As we head through the next several days, colder temperatures in the Eastern U.S. will continue to retreat north. In its wake, milder air from the Western U.S. will begin to move into the Central U.S.!
High Temps Expected Saturday (April 16th)
Here's a projected high temperature map for Saturday, April 16th, which shows 60s and 70s as far north and Minnesota and Wisconsin! Keep in mind that this warm air will likely come by way of gusty south winds.
Highs From Average Saturday
High temperatures across the Midwest will likely be running nearly 10F to 15F above average on Saturday!
National Weather Outlook
A cold front will continue to sweep through the eastern part of the country through midweek with heavier pockets of rain possible across the Gulf Coast States as that same front stalls. Meanwhile, waves of moisture will funnel into the Pacific Northwest over the next few days with some of that moisture turning to snow in the higher elevations.
The rainfall forecast shows heavy rainfall potential across the Gulf Coast states, where areas of flooding may be possible through the end of the week. Also note the heavier rainfall moving into the Western U.S.. Some 1" to 2" liquid amounts can't be ruled out through the end of the week.
As moisture continues moving into the Western U.S., some of it will be in the form of snow across the higher elevations. Most of the accumulations will be light, but there may be a few spots that see 6"+ through the end of the week.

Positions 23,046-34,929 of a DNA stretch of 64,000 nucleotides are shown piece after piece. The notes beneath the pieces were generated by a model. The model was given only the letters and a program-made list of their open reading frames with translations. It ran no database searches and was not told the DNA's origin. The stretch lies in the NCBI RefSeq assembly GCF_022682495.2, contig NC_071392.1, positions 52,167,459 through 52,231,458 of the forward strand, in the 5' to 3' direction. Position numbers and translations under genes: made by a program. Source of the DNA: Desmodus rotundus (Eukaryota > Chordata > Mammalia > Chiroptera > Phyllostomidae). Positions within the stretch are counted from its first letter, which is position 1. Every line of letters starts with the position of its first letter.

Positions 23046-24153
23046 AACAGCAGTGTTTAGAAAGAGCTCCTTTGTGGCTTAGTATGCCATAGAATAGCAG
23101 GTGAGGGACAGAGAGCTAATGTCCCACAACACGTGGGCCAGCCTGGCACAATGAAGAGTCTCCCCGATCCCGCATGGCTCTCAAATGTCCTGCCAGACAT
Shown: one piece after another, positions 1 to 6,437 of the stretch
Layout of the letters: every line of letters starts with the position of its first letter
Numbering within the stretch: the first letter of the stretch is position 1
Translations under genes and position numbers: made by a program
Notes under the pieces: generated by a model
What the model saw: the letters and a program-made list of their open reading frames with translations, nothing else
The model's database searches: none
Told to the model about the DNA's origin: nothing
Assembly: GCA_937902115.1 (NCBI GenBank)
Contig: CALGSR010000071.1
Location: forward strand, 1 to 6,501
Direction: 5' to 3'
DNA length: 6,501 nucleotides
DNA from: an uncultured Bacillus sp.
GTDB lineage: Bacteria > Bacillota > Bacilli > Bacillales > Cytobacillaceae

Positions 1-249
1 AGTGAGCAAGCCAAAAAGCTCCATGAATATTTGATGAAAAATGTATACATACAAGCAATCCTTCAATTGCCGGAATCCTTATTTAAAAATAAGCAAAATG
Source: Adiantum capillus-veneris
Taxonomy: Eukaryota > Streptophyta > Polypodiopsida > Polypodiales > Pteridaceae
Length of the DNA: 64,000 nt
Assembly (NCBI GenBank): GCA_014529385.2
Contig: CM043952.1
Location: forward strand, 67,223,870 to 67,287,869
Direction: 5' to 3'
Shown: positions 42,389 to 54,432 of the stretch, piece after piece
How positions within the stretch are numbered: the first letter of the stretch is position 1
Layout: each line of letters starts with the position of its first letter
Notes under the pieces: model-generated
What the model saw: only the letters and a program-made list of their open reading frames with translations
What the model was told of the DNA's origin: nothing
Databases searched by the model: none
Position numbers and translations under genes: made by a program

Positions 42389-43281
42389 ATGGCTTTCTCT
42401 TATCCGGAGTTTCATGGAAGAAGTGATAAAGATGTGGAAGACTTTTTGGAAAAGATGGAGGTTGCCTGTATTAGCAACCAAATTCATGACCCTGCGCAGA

Severe Threat Tuesday
According to NOAA's SPC, the severe weather concerns will continue into Tuesday. A slight risk of severe weather has been issued across parts of the Lower Mississippi Valley with large hail, damaging winds and isolated tornado concerns.
Severe Threat Wednesday
Areas of strong to severe storms will also be possible across the Deep South as the stalled frontal lingers into Wednesday.
2016 Tornado Reports So Far...
According to NOAA's SPC, the PRELIMINARY tornado count (thru April 10th) suggests that there have been 271 tornado reports so far this year. Interestingly, this is the most since 2012 through this date.
2016 Tornado Map
Here is the preliminary tornado report map, which shows the heaviest concentration of tornadoes so far this year across the Gulf Coast States. Interestingly, there have also been a few across the state of California.
NASA Study Finds Carbon Emissions Could Dramatically Increase Risk of U.S. Megadroughts
Here's an interesting article released by NOAA earlier this year regarding the increased risk of "Megadroughts".
"Natural droughts like the 1930s Dust Bowl and the current drought in the Southwest have historically lasted maybe a decade or a little less," said Ben Cook, climate scientist at NASA's Goddard Institute for Space Studies and the Lamont-Doherty Earth Observatory at Columbia University in New York City, and lead author of the study. "What these results are saying is we're going to get a drought similar to those events, but it is probably going to last at least 30 to 35 years."
See more from NASA.gov HERE:
Thanks for checking and have a great rest of your week!